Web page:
Derby, Vermont facts for kids
Quick facts for kids
Located in Orleans County, Vermont
Location of Vermont with the U.S.A.
|Organized||October 29, 1779|
|• Total||57.6 sq mi (149.2 km2)|
|• Land||49.6 sq mi (128.6 km2)|
|• Water||8.0 sq mi (20.7 km2)|
|Elevation||1,011 ft (307 m)|
|• Density||92/sq mi (35.6/km2)|
|Time zone||UTC-5 (EST)|
|• Summer (DST)||UTC-4 (EDT)|
|GNIS feature ID||1462081|
Derby is a town in Orleans County, Vermont, United States. The population was 4,579 at the 2020 census, making it the most populous community in Orleans County. The town contains four unincorporated villages: Beebe Plain, Clyde Pond, Lake Salem and North Derby; and two incorporated villages: Derby Center and Derby Line.
The northernmost town located along Interstate 91, the Town of Derby encompasses the largest area in Orleans County.
According to the United States Census Bureau, the town has a total area of 57.6 square miles (149.2 km2), of which 49.6 square miles (128.5 km2) is land and 8.0 square miles (20.7 km2) (13.87%) is water. The town lies in the northernmost part of Orleans County, forming part of Vermont's border with Canada, and is otherwise bordered to the east by Holland, the southeast by Morgan and Charleston, the southwest by Coventry and Brownington, and to the west by Lake Memphremagog.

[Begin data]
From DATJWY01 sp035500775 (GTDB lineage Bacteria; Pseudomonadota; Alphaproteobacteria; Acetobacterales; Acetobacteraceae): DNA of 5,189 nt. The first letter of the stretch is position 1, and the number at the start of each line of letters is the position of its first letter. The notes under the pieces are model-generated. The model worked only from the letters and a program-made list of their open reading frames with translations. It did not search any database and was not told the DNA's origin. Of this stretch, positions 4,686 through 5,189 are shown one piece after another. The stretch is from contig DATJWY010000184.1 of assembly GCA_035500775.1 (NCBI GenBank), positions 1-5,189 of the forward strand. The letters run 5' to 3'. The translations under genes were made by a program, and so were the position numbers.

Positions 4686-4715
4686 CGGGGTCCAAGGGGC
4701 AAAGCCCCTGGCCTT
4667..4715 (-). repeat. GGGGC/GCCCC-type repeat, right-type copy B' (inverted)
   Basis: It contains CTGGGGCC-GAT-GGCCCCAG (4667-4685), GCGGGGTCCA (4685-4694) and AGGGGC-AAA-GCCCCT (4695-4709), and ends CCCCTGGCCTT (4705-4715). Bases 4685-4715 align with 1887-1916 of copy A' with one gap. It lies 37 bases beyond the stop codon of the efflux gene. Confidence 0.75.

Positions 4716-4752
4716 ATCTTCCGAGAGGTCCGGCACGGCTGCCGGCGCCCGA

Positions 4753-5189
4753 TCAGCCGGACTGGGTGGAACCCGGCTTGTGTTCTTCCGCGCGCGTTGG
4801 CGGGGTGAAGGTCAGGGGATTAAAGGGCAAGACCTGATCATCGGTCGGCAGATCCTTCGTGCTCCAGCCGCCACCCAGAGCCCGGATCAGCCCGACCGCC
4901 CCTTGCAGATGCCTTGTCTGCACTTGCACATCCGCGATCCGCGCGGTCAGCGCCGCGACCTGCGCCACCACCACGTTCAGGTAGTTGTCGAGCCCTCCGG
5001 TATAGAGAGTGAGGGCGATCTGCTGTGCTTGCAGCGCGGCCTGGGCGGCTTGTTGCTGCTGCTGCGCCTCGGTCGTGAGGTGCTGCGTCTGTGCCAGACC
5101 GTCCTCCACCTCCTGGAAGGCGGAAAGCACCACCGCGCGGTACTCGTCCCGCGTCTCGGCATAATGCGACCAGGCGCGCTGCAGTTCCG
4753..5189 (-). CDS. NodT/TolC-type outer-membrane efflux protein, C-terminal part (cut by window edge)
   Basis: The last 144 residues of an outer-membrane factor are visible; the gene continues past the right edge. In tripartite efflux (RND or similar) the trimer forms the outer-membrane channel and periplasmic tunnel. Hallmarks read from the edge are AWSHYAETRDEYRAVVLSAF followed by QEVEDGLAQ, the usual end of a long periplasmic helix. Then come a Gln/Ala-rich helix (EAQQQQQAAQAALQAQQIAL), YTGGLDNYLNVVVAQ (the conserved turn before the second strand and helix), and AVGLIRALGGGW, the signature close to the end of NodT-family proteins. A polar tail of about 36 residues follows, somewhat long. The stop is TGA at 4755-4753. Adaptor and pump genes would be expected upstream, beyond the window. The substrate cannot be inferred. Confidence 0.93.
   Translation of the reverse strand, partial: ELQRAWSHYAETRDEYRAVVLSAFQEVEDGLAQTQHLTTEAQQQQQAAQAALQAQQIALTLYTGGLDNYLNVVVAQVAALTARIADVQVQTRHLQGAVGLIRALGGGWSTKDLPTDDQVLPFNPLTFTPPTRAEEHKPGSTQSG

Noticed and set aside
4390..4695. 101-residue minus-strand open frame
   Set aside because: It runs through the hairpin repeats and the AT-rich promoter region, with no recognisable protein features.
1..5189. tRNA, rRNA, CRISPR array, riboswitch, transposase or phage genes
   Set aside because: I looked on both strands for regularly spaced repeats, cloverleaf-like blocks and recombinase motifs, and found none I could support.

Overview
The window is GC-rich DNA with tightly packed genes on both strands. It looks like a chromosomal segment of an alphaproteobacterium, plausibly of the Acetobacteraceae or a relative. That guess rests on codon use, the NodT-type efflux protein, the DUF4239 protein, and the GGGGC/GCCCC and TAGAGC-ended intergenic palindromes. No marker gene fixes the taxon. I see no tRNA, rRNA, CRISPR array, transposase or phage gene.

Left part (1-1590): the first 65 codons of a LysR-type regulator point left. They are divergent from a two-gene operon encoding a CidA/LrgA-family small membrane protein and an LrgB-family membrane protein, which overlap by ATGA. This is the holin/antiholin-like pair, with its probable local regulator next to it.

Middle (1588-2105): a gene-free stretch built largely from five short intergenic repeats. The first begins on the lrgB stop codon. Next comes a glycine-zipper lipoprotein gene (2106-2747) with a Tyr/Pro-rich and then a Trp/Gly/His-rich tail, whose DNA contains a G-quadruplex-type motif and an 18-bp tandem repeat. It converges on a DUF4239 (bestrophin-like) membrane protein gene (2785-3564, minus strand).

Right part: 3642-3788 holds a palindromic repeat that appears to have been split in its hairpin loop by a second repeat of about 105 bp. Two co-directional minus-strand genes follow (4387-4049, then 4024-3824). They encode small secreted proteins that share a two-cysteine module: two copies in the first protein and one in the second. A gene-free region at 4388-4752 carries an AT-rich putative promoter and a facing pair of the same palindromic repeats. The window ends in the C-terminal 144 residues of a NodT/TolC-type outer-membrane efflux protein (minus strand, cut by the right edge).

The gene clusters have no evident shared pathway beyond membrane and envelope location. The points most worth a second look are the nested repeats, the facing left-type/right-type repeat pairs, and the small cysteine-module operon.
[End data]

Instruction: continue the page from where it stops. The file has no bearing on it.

Lake Salem is within the town boundaries. Clyde Pond was formed by damming the Clyde River.
In the War of 1812, an expeditionary force of Quebec Eastern Townships' volunteers destroyed a barracks built at Derby with no personnel casualties.
On October 31, 1866, the town erected a granite monument at Derby Center in honor of those who died in the Civil War. It is inscribed: "In Memory of the Volunteers from Derby, who Lost their Lives in the Great Rebellion, 1861-’65.” It lists the names of fifty-three men from Derby. It is the oldest community memorial to that war in the United States.
The failed town of Salem was annexed to Derby by an act of the legislature of 1880, and took effect March 1, 1881. This increased the land size of Derby so it became the largest in Orleans County.
Like many Orleans County towns, Derby grew in population until 1890, after which the depression (then called "panics") of 1893 affected the local economy and agricultural prices. Population fluctuated until it hit a bottom in 1940. The town has grown steadily since.
In 1917, the city of Newport was formed from portions of the towns of Newport (the former village of Newport) and Derby (the former village of West Derby).
In 1928, the Canadian Gateway Airport opened off Vermont 111, within walking distance from Derby Center. It was the third airport constructed in the state. The larger and older airport, Burlington, was given the designation of "entry airport" from Canada resulting in the closure of Gateway in 1933.
A Drive-in theater opened in 1950 and closed in 1985 on the Derby Road (Route 5).
|U.S. Decennial Census|
As of the census of 2000, there were 4,604 people, 1,832 households, and 1,319 families residing in the town. The population density was 92.8 people per square mile (35.8/km2). There were 2,258 housing units at an average density of 45.5 per square mile (17.6/km2). The racial makeup of the town was 97.57% White, 0.28% African American, 0.48% Native American, 0.28% Asian, 0.02% Pacific Islander, 0.11% from other races, and 1.26% from two or more races. Hispanic or Latino of any race were 0.67% of the population.